web-ellis-cupIf this story teaches you anything, it’s that trophies have a symbolic significance in the sporting world.

But chances are your kid is still in school and has no plans to take on the world stage of rugby union. They might not be stars on a professional sporting level but it’s still nice to make them feel like stars in their little league matches.

Rewarding hard work with positive reinforcement is a great way to build confidence during those crucial, formative years of a child’s life. If anything, you do not want to be like Marshall Eriksen in How I Met Your Mother.

There’s a fine line between encouraging kids to win versus telling kids that winning is everything. Trophies are a great, positive way to reward kids for their hard work. Even though they might not be getting a gold plated Web Ellis cup made in 1906, getting any trophy can be a big deal to them. Having their glass trophies sitting on the mantelpiece or in the trophy cabinet make them feel proud of their achievements. child-trophy

They also help to mark different moments in a child’s life, much like a photo album. One trophy might remind you of the time your kid copped a basketball in the face right after scoring a three pointer. Another might remind you of the soccer match when your kid scored an own goal and got so wonderfully excited before realising the error of their ways. Or another might actually remind you of the time your kid won the swimming carnival race after months of practicing.

Whether it’s a trophy for winning or for participation or ‘most improved’, every golden cup serves as a reminder of how much your child has achieved throughout their schooling years; how they’ve learnt of hard work, perseverance and team work. We might not all win a rugby world cup but at least we can be recognized for the little victories that mark our childhood lives.

This article was brought to you by Noble Awards, the masterminds behind trophy creation.


What kids’ soccer matches teach us about teamwork

If you’ve ever watched a kids’ soccer match, it’s understandable if you found it hard to follow.


As soon as the ball comes into play, all the little legs rush towards it in a clumsy wolf pack, leaving every other part of the field exposed. There’s always the kid who loses his or her configuration and accidentally scores a goal for the other team only to have the ecstatic excitement shatter into red-faced embarrassment. And no matter how loud the frantic coach on the sideline shouts, the young team just can’t seem to comprehend what “stay in your position” means.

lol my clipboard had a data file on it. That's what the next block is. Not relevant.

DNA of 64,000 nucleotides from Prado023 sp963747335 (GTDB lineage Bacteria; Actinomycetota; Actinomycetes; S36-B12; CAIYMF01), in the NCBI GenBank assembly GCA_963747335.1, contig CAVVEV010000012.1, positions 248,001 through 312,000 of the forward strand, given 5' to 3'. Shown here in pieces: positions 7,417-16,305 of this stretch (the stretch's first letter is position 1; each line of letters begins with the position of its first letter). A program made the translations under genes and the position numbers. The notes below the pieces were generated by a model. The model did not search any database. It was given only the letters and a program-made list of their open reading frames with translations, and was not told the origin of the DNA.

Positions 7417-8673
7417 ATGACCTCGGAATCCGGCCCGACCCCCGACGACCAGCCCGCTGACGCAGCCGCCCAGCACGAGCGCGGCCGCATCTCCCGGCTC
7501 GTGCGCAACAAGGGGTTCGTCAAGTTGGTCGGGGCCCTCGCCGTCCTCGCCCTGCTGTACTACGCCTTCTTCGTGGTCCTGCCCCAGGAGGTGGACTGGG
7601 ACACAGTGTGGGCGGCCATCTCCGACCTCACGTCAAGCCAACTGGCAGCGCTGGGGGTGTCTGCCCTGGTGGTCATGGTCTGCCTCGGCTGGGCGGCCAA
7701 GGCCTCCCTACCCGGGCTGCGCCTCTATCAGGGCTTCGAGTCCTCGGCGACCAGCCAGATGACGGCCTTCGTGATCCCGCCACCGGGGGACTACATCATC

Shamefully, as adults, we’re often not much better. Whether it’s in a sports team or a workplace, we often forget to step back and look at the bigger picture.

One of the most important things in team sports in to communicate. Kirstyn Haywood, a team-building expert from People for Success, recently said: “In a team, it’s essential to listen to those around you.” “It’s impossible to organise all the elements in a team when everyone is doing their own thing”, Haywood said.

She’s right. Every person in a team has something different to offer and the best way for all the pieces to complement each other is by speaking and listening to one another.

By placing teammates in different parts of the field, each gains a different vantage point that can be shared with the others. Often, it’s the defending back line who is best positioned to tell the striker when the opposition is creeping up

When we are connected, we can work seamlessly in sync like a well-oiled machine. When we see the whole field, we can create and implement the most effective strategy.

For any team, growth comes from training and setting goals. Getting your team together regularly to train and practice executing well-planned tactics is a great way to build teamwork. In addition, fostering an environment of ambition, determination and clear goal setting is essential for motivating your team. When they can visualise success, they can reach it.

A little disorganisation is fine when it’s a bunch of five-year-olds running around in the mud on a Sunday afternoon. But when the stakes are higher and the trophy is waiting to be won, actively promoting teamwork and solid communication is the best way to win the match.